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If thou buy an Hebrew servant, six years he shall serve: and in the seventh he shall go out free for nothing.
If he came in by himself, he shall go out by himself: if he were married, then his wife shall go out with him.
If his master have given him a wife, and she have born him sons or daughters; the wife and her children shall be her master's, and he shall go out by himself.
And if the servant shall plainly say, I love my master, my wife, and my children; I will not go out free:
Then his master shall bring him unto the judges; he shall also bring him to the door, or unto the door post; and his master shall bore his ear through with an awl; and he shall serve him for ever.

New Defender's Study Bible Notes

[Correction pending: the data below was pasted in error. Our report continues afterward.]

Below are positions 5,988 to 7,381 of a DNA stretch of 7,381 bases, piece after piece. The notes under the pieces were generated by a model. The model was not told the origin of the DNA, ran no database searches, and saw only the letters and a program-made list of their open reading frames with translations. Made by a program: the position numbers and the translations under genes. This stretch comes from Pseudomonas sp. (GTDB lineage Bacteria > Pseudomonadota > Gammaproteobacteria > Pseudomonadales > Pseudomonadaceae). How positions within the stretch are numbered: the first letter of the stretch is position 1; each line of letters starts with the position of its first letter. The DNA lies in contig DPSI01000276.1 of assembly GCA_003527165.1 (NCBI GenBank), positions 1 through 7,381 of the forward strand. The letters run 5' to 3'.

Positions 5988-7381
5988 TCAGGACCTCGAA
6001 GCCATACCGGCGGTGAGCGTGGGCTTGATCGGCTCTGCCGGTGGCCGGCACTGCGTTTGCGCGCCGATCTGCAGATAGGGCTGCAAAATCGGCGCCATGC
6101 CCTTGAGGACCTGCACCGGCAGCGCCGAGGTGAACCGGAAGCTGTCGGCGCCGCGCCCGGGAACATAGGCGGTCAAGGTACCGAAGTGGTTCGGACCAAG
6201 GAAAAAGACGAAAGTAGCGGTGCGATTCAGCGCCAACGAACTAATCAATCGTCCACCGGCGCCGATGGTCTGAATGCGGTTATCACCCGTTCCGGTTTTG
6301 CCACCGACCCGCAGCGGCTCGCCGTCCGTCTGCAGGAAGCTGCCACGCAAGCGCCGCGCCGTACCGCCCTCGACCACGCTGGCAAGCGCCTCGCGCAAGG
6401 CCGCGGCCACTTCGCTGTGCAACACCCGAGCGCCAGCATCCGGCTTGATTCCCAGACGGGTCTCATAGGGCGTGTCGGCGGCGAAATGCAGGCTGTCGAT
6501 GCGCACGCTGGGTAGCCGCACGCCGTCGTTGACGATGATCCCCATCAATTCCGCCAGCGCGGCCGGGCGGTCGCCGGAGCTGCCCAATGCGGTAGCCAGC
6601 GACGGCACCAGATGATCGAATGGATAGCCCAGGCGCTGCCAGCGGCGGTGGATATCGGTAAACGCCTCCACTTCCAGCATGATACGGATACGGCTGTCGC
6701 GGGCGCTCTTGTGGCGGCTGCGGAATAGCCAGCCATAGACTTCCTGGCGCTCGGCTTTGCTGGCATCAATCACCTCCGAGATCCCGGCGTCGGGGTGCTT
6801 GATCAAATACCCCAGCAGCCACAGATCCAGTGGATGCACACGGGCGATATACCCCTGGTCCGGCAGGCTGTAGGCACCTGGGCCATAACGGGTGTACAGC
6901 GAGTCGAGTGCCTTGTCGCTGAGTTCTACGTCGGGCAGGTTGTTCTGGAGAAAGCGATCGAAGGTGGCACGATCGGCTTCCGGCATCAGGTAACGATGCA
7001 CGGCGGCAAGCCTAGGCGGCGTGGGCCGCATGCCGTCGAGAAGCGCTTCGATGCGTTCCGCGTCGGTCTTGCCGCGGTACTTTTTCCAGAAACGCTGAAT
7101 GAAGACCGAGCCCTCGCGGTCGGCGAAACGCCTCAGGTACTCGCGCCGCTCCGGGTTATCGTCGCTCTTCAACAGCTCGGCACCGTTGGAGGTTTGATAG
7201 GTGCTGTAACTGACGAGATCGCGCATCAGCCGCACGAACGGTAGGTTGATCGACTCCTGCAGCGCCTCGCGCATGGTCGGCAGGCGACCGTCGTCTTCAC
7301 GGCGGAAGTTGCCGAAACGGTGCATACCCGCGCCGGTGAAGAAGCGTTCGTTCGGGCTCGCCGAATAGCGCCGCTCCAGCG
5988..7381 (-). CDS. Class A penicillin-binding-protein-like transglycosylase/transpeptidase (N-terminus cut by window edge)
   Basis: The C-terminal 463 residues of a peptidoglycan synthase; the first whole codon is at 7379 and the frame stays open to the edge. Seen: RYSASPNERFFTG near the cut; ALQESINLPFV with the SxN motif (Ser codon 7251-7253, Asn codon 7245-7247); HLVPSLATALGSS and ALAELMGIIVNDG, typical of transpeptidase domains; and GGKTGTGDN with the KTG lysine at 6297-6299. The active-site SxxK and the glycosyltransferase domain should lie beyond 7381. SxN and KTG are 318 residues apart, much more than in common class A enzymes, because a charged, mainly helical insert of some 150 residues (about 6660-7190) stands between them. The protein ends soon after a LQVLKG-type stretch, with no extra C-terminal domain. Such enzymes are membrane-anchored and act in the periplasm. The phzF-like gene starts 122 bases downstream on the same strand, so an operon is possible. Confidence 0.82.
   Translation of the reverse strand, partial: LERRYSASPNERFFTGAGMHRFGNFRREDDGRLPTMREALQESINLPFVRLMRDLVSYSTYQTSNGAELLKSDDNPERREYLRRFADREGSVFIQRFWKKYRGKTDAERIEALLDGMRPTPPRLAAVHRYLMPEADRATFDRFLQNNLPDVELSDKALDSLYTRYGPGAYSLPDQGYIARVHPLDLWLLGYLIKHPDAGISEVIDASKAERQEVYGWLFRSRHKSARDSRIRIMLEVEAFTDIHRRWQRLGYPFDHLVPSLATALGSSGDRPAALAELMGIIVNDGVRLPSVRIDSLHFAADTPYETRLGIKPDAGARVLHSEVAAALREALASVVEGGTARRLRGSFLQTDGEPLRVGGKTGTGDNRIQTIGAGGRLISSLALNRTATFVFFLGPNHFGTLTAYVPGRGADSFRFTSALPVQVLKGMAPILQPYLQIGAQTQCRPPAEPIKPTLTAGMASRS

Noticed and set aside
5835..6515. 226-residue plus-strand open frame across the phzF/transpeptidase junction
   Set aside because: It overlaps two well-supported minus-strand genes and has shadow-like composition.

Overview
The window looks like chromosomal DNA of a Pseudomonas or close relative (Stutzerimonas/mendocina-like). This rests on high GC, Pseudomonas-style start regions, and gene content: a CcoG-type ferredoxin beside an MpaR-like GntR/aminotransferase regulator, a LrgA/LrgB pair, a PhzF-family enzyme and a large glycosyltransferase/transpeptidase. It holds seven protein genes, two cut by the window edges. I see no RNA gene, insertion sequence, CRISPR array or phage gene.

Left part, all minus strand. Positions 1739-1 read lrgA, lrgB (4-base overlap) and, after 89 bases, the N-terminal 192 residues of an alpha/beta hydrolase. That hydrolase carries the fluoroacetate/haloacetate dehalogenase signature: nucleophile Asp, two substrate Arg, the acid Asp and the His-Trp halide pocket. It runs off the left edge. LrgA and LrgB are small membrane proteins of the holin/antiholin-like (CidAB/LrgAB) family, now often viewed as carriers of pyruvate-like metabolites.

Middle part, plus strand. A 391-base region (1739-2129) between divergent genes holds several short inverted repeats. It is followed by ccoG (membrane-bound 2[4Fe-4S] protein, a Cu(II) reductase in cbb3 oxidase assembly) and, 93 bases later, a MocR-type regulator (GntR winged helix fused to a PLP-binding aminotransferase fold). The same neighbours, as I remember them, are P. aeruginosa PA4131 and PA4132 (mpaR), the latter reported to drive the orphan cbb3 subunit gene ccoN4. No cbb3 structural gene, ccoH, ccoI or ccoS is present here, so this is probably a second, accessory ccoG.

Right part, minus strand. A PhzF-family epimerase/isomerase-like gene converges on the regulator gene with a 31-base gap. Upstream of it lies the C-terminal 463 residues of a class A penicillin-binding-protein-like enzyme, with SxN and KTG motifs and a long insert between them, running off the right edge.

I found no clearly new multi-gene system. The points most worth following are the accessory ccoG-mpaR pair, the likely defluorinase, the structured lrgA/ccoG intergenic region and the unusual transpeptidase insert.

21:6 bore his ear. This ordinance is very significant, being the first given after the ten commandments. This first ordinance and those that follow center first on the most humble members of society (the slaves–recognizing the then-universal existence of slavery, and ameliorating the practice), then on other people, then on property–thus establishing God’s priorities. Second, right at the beginning of the dispensation of Law, we are given a typological picture of God’s Servant, who would someday come to bear the curse of the Law for us, saving us by His grace. The slave, with full right to be set free in his seventh year, chooses rather to stay in the will of his master, listening to his voice only–symbolized and sealed by the opening in his ear. Just so, Christ said prophetically: “Mine ears hast thou opened:...Lo, I come: in the volume of the book it is written of me, I delight to do thy will, O my God: yea, thy law is within my heart” (Psalm 40:6-8). The fulfillment of this prophecy is described in Hebrews 10:5-10. There, the opening of the ears of the servant is included in the preparation of the Lord’s human body “to do thy will, O God... By the which will we are sanctified through the offering of the body of Jesus Christ once for all” (Hebrews 10:7,10).

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